Heal Your Church WebSite


Teaching, rebuking, correcting & training in righteous web design.

Software as a Service serving First Baptist Church of Frederick Maryland

The WikiPedia describes Software as a Service (SaaS) as:

“a model of software delivery where a company adopts specific activities that provide customers access to software alleviating that customer from the maintenance and daily technical operation and support of business and/or consumer software.”

In plain English, it means software providers offer web-native solutions instead of insisting that clients keep on staff, or pay as a consultant, some PC geek to walk around with a floppy and install upgrades every time the application is upgraded, maintain a Novell network to keep the herd-o-cats happy and run around like a headless chicken when a user’s hard disk crashes.

Instead, so long as a client has access to the Internet with a relatively up-to-date browser, they’re set. For those into blogging, the two best examples I can think of are TypePad and Blogger … the antithesis being FrontPage and/or DreamWeaver.

There are many companies in the U.S. providing many jobs both foreign and abroad taking on niche markets based upon the SaaS model – including churches. Some that come to mind are:

I know of one church, First Baptist Church of Frederick Maryland (FBCFMd), that employs such a service – leveraging the technology help achieve the not-so-easy paradigm shift from a pastor-driven model to a lay-driven model church where tasks can be performed off-site from any browser at any time by any authorized church user.

And while First “Fredneck’s” website generated by the Church Community Builder (CCB) content management system (CMS) features could use some healing with regards to valid HTML and layout, it is still a big, effective step-up when one considers the crufty, unmanageable, inaccessible and irrelevant Flash-Driven site previously offered by FBCFMd a couple of years ago. Especially as the CCB CMS directly incorporates selected data managed by authorized church members.

Moreover, I learned from a very pleasant phone conversation with their pastor that First Frederick’s selected SaaS helps keep this highly mobile, suburbanly sprawled congregation together by facilitating both paid and lay staff in terms of communications, sharing materials and schedule management. In other words, the problems solved by FBCF’s use of the CCM go well past that of simple website content ‘manglement.’

And while I’m a big proponent of using blogs in a similar fashion, for those not blessed with an individual and/or server situation to setup and run with something like MovableType and WordPress, I’d say Software as a Service is an option worth exploring – provided you understand the need for a needs analysis be performed before calling a single vendor.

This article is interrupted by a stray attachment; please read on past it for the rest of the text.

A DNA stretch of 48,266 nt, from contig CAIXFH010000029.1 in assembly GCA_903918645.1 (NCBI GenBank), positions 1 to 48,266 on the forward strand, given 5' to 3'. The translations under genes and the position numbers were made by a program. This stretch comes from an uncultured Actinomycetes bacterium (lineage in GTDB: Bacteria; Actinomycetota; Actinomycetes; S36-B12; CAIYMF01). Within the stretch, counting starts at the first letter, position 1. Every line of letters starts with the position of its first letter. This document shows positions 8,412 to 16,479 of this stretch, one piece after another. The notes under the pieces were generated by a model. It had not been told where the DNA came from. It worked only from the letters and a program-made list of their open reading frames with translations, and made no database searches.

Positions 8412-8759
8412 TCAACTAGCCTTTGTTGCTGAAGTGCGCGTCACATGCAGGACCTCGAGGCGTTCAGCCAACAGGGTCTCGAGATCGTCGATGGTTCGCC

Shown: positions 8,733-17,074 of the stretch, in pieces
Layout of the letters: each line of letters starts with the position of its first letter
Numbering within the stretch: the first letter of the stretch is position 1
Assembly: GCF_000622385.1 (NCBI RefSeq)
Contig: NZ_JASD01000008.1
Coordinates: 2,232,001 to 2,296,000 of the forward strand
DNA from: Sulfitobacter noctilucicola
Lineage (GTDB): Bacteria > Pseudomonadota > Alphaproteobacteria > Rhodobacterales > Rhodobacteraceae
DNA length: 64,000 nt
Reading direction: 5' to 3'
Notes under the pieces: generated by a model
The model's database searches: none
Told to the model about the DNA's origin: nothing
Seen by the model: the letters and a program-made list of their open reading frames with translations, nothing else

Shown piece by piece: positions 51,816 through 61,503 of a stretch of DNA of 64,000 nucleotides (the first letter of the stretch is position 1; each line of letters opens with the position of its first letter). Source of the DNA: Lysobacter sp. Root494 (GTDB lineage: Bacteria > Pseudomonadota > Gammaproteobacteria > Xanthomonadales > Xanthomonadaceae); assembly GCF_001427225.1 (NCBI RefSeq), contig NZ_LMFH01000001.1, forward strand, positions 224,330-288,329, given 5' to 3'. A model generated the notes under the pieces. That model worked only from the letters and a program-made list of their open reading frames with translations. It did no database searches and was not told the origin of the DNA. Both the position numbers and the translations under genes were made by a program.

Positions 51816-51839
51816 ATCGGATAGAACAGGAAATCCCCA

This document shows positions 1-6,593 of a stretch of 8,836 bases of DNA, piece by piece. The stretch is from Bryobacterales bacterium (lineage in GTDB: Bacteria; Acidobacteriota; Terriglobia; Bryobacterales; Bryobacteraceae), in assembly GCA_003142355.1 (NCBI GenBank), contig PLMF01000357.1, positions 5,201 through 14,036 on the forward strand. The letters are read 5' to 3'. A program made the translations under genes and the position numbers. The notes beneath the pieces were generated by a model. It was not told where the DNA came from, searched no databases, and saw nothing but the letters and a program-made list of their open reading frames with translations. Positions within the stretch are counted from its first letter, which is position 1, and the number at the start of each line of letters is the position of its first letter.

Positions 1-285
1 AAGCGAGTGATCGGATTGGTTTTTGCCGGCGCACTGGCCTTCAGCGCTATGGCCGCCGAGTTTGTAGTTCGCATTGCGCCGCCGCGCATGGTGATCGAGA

One Comment

  1. I signed up with CCB largely due to the favorable regard it recieved here. We used it for one year, but decided to go another way. My take on CCB is they are focused on the membership and database side, and the Web site side gets less attention. That was a poor fit for us, because we wanted to start with a good web site tool and then grow into other features. Also, their “upgrades” were not optional and dragged us down some paths we didn’t want to go, like fixed-width templates, RSS in my menu, and so on. The final straw was an upgrade where they decided to simplify the article publishing model by eliminating the “draft” category from the publishing scheme. They didn’t notify us of this beforehand. So after the upgrade, all my draft (incomplete, test, private) articles were published!

    We’re now using Joomla as our site CMS. It was quite a learning curve for me, but now I have all the control I sought with CCB and never found, plus a great deal of power from the robust third-party extensions community.

    I don’t have everything in place as I want just yet, but I have many more options now.

    Granted, I’m probably not typical. I have a technical background, and am familiar with programming. I spent the last few days hacking the open source code on my site to tweak it just the way I want.

    Of course, it the site goes down, I’m on my own. No support team under contract to get it back up and running…

    SAAS is appealing. It lifts a great burden from folks like me trying to bridge a gap between the technology and the (often nontechnical) users. I think the greatest barrier to wider acceptance is the up-front costs. Most SAAS providers charge a moderate fee to import data and to set up templates. I find the monthly fees among privides to be comprable. I don’t get why companies don’t offer some default templates with no setup cost and let customers grow into more custom solutions.